After DaBaby made ‘insensitive’ remarks about AIDS, these groups want to talk with him

·4 min read

Ten national organizations working to prevent and treat HIV called on Charlotte rapper DaBaby on Wednesday to meet with them over his recent homophobic remarks about people living with the virus.

In an open letter to the “Suge” rapper, the organizations said they want to educate him about HIV, including how people treated for the virus lead “long and healthy lives and cannot transmit HIV.”

DaBaby and all Americans must learn the truth about HIV and work towards defeating the stigma that keeps people from HIV prevention and life saving treatment,” Dashawn Usher of the national LGBTQ advocacy group GLAAD said in a statement announcing the organizations’ letter to the rapper.

“DaBaby can be a powerful and influential voice where Black Americans need it most,” said Usher, GLAAD associate director of communities of color.

DaBaby, whose real name is Jonathan Lyndale Kirk, didn’t immediately reply to the organizations’ call for a private meeting with them.

He has twice apologized on social media over the past 10 days for what he called his “insensitive” remarks about gay people in a vulgarity-laced Instagram video.

In a video he posted July 26, DaBaby, 29, denounced critics who claimed he bashed gay fans at a music festival near Miami the previous night.

DaBaby denies anti-gay rant

“I’m going to address this weak-ass internet (vulgarity) one time, and I’m gonna get back to giving my love to my fans, because what me and my fans do at the live show — it don’t concern you (vulgarity) on the internet or you bitter (vulgarity) on the internet,” DaBaby told his 19.1 million followers in the video posted on Instagram Stories.

DaBaby said in his obscenity-laden post that he never went on a “rant” against gay people at his concert. Yet he repeated the same crude description of a sexual act when referring to his gay fans as he did at Hard Rock Stadium in Miami Gardens the previous day, Yahoo! News reported.

Referring to his words at the concert, he added in the July 26 video: “I said, ‘If you don’t got AIDS, put a cellphone lighter up ... All the lights went up – gay or straight – you wanna know why? Because even my gay fans don’t got AIDS. My gay fans, they take care of themselves ... They ain’t no junkies on the street.”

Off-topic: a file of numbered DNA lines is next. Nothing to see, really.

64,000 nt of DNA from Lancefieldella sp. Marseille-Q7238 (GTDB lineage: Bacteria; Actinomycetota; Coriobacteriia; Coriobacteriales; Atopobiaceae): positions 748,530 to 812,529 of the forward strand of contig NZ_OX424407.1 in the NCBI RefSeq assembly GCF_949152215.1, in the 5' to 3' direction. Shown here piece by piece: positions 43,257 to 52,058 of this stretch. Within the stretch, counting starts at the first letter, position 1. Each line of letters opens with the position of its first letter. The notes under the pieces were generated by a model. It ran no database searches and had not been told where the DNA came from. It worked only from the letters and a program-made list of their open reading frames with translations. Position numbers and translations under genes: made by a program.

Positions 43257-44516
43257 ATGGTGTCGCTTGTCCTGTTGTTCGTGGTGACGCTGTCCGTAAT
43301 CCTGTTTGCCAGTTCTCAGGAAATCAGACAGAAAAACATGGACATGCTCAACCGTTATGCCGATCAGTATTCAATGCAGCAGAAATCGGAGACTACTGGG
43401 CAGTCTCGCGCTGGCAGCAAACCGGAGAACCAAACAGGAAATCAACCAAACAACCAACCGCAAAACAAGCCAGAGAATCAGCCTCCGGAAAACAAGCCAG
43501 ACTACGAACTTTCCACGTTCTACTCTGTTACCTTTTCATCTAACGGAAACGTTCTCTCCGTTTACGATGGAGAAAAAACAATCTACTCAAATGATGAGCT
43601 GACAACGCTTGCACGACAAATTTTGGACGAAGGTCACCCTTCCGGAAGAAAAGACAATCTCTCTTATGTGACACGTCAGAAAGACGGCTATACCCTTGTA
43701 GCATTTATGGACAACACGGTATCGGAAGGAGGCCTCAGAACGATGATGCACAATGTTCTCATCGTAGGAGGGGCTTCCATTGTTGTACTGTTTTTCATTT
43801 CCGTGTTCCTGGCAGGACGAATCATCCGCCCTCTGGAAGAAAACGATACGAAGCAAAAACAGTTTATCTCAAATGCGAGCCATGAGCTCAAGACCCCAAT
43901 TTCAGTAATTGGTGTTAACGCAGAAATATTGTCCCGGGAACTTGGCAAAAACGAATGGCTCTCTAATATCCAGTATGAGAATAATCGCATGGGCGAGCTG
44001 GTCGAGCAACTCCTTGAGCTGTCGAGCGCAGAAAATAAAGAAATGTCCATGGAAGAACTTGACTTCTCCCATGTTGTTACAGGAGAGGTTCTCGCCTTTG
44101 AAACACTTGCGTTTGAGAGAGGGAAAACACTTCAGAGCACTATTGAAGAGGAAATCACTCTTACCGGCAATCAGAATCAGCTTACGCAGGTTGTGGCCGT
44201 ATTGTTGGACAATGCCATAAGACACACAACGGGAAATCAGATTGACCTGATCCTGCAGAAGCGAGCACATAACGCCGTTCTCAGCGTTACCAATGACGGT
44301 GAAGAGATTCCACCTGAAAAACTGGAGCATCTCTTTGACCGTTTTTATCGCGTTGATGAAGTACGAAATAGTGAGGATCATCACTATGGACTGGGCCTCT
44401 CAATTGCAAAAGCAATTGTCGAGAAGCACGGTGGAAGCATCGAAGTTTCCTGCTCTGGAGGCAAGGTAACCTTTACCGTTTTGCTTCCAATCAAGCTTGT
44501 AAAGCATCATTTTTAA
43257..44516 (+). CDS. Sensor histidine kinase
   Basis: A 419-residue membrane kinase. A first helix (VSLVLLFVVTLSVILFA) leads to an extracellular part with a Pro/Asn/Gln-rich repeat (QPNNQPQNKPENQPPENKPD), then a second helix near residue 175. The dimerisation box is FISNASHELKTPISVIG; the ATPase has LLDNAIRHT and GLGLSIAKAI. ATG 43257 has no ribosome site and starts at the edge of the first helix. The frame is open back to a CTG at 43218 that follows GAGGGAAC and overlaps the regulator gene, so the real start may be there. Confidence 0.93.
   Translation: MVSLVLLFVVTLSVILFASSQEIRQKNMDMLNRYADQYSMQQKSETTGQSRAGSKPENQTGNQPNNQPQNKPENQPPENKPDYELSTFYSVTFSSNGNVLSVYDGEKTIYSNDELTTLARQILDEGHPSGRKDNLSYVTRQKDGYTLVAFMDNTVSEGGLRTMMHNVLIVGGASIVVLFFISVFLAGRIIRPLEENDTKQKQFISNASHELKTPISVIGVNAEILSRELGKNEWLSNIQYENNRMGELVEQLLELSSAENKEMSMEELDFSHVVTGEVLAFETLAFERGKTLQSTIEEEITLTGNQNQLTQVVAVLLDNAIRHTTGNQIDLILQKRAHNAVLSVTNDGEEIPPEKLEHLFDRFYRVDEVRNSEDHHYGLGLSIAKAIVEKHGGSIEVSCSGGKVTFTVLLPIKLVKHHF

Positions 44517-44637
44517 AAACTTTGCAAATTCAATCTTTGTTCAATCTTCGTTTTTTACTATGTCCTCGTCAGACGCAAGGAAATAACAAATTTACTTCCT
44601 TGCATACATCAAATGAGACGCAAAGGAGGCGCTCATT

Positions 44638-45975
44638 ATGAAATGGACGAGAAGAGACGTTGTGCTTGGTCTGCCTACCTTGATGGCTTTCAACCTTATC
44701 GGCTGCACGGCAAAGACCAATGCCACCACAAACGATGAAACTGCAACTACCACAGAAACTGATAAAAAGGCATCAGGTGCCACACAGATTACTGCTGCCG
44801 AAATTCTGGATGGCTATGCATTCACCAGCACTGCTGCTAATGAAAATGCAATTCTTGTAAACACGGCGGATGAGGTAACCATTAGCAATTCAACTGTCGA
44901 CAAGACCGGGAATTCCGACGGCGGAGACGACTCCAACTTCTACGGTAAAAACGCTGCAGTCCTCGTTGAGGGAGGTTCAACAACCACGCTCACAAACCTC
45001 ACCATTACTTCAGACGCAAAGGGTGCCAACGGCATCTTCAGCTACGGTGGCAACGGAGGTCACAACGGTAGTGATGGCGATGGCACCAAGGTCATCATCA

On Twitter the next day, he apologized again. “Anybody who done ever been effected by AIDS/HIV y’all got the right to be upset, what I said was insensitive even though I have no intentions on offending anybody,” DaBaby tweeted. “So my apologies.”

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After his apologies, the Lollapalooza music festival in Chicago dropped him from the lineup. And celebrities and musicians the likes of Elton John, Madonna and Dua Lipa rebuked the 29-year-old DaBaby’s comments.

He apologized again Monday for his “hurtful and triggering” comments. In another Instagram post, DaBaby said “he knows education on this is important.”

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Missed HIV facts

In his apologies, DaBaby also missed “important facts” about HIV treatment and prevention, according to Wednesday’s letter from the 10 organizations.

“At a time when HIV continues to disproportionately impact Black Americans and queer and transgender people of color, a dialogue is critical,” the organizations wrote the performer. “We must address the miseducation about HIV, expressed in your comments, and the impact it has on various communities.”

“Comments like DaBaby’s make it clear that we have more work to do, but we’ve never been more empowered to do that work than we are today,” Kia Colbert of Emory University in Atlanta said in the statement.

Colbert directs the COMPASS Coordinating Center at Emory’s Rollins School of Public Health. The center is part of the Gilead COMPASS Initiative, a 10-year, $100-million commitment to end HIV in the South that also includes Wake Forest University, the University of Houston and the Southern AIDS Coalition.

Blacks most vulnerable

The letter to DaBaby shared what the organizations called under-reported facts about HIV/AIDS and how “stigma like the kind DaBaby spread fuels fear, misinformation and new infections, particularly in Black communities.”

Treating HIV, for instance, can suppress the virus to where it’s no longer detected, according to the organizations. About 13% of the estimated 1.2 million Americans with HIV don’t know it, however, according to the groups.

“Black Americans account for more HIV diagnoses (43%), people living with HIV (42%), and the most deaths among people with HIV (44%) than any other racial and ethnic group in the U.S,” according to the statement.

And the people most vulnerable to HIV “have limited access to transportation, housing, healthcare and social support,” leaders of the group said.

“We should focus on advocating for resources in our community rather than stigmatizing women and LGBTQ people,” according to the group’s statement.

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